Therefore, consulting your South Shores Pet Clinic veterinarian if your cat is sick is essential, to prevent a more serious infection. Kittens should receive their first combination vaccine for feline herpesvirus, calicivirus, and other important diseases between 6 and 8 weeks of age, and then booster vaccinations every three how to make multiple pictures into one four weeks until they are 16 weeks old. However, how to write a footnote in turabian style up-to-date vaccines will help minimize the disease severity, they cannot completely prevent infection.
Other preventive measures, including isolating your cat from other, healthy respirztory until clinical signs resolve, and disinfecting contaminated areas before exposing other pets, are also necessary if you have a sick kitty. Unfortunately, some cats with certain viruses can become chronic carriers. This means that the affected cat will carry the virus—either actively or latently—in their body for their entire life.
While you should always consult your South Shores Pet Clinic veterinary team if you have a sick pet, some at-home treatments can help congested kitties feel better. Start by bringing your pet into the bathroom when you take a hot shower—inhaling the steam may help break up any mucus in their nose or throat, and promote better breathing. Saline nasal sprays and humidifiers may be beneficial for this, as well.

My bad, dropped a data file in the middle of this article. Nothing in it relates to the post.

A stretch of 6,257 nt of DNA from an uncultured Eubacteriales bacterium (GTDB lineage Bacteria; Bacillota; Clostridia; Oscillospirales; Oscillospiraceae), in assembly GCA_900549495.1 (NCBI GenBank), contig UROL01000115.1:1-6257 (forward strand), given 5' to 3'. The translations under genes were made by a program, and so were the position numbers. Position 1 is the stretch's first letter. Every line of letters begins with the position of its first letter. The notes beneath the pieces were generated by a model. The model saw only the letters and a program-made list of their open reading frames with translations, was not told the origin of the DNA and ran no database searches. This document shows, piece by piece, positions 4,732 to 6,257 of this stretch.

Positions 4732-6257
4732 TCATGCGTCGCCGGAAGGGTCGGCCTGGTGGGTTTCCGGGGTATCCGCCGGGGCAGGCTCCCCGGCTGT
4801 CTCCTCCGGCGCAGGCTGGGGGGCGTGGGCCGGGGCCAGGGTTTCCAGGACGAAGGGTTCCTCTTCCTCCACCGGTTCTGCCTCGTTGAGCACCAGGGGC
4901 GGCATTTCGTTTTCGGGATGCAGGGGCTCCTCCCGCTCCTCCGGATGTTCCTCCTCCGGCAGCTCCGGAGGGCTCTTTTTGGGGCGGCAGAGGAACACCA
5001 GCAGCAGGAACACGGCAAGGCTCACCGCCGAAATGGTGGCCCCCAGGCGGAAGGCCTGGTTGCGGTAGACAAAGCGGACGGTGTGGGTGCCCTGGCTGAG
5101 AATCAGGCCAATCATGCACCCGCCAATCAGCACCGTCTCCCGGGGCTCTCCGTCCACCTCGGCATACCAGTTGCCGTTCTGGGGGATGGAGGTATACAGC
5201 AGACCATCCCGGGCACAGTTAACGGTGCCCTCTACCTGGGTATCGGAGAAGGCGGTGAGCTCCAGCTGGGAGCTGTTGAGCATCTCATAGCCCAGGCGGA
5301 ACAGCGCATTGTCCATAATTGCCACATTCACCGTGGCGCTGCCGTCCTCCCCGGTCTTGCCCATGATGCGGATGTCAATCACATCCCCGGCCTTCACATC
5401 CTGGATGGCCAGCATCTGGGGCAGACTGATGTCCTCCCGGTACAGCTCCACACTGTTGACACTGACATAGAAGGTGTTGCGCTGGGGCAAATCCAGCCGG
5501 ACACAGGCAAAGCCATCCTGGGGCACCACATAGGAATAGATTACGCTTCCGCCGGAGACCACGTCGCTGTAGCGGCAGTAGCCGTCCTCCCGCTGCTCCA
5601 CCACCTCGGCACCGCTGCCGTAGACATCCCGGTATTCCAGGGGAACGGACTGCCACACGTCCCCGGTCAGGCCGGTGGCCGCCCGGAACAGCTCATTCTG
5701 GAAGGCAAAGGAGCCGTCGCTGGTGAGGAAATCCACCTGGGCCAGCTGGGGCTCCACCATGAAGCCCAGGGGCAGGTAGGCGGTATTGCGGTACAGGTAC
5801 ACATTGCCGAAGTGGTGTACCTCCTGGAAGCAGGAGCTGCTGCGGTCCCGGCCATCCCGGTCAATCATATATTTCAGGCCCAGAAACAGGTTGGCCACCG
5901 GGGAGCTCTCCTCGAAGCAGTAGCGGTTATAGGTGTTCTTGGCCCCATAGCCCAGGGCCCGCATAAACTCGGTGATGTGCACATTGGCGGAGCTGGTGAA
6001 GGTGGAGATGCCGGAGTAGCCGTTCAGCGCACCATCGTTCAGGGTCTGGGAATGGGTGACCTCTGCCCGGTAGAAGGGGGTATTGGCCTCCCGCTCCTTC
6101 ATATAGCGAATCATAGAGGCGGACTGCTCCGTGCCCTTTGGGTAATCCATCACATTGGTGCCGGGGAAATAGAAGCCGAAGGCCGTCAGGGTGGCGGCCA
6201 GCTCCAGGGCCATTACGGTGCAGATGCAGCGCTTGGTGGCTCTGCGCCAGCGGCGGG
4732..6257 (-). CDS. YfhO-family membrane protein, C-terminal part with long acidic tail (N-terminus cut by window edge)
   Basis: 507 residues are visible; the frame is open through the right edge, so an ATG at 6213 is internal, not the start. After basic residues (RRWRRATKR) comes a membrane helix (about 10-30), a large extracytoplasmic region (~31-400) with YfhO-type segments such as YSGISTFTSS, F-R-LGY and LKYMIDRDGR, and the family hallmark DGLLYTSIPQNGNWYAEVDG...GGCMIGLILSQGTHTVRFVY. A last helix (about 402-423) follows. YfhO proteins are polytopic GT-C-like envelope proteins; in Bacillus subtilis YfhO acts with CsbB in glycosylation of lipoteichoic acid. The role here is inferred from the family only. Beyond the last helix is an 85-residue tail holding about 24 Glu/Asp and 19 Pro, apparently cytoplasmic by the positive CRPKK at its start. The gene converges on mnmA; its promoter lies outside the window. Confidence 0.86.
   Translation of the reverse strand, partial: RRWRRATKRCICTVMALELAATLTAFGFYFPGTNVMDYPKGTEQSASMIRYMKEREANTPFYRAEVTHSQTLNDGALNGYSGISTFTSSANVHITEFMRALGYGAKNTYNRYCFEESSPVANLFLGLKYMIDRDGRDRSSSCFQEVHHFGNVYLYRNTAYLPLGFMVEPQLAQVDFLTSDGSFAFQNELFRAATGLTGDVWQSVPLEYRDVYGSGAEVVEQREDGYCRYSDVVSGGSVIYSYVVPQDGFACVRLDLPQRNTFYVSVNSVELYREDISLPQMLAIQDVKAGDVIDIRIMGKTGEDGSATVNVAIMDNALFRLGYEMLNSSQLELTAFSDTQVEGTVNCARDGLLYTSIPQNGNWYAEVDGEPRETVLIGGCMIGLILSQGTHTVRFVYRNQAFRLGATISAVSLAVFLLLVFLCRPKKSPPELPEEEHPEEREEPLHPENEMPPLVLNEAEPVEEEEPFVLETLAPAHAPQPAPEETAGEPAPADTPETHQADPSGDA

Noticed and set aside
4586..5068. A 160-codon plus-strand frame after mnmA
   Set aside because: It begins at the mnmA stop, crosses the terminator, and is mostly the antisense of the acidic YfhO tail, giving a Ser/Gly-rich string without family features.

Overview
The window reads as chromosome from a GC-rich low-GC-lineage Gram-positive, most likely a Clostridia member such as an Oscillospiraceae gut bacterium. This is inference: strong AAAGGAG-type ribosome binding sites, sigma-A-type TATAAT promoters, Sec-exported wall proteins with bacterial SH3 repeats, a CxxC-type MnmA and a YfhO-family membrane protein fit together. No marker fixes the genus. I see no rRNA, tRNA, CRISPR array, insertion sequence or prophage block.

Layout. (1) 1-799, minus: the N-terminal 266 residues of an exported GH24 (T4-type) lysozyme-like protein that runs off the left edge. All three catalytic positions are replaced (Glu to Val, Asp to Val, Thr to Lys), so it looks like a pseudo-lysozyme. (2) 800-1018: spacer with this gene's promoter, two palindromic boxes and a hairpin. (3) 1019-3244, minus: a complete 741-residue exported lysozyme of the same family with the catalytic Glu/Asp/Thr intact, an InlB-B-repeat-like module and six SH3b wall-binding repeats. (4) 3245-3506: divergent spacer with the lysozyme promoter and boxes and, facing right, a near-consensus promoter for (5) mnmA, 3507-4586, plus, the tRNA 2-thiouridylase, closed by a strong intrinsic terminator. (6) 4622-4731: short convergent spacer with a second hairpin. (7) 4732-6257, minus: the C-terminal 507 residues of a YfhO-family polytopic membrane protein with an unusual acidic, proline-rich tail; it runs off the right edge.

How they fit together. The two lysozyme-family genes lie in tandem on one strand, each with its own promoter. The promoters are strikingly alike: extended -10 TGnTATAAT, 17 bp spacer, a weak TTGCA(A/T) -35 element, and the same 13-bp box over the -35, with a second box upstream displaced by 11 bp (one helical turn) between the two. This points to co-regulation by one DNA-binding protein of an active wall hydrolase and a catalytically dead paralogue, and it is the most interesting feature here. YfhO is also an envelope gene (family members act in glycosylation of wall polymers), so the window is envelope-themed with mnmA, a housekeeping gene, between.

Feline respiratory infectious diseases, while common, iin never pleasant—for cats or their owners. Fortunately, most cases can be cleared with minimal intervention and some basic preventive measures. Contact South Shores Pet Clinic if your cat has the sniffles, or for more information cauwes these common conditions.
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The infection may be caused by one or more viral and bacterial agents that are capable of causing disease in cats. The most common viruses that cause upper respiratory infections in cats are Feline Herpesvirus Type-1 (also known as feline viral rhinotracheitis or FVR) and Feline Calicivirus (FCV), while the most common bacteria that cause upper respiratory infections in cats are Bordetella . Signs of upper respiratory infection in cats may include: Sneezing. Fever. Loss of appetite. Low energy. Red eyes, swollen eyelids or eyes swollen shut. Snot. Eye discharge — either clear, green, white or yellow. Bad breath. The bacteria and viruses that most commonly cause upper respiratory infections (URIs) in cats are: Feline herpesvirus type-1 (FHV-1); also known as feline viral rhinotracheitis (FVR).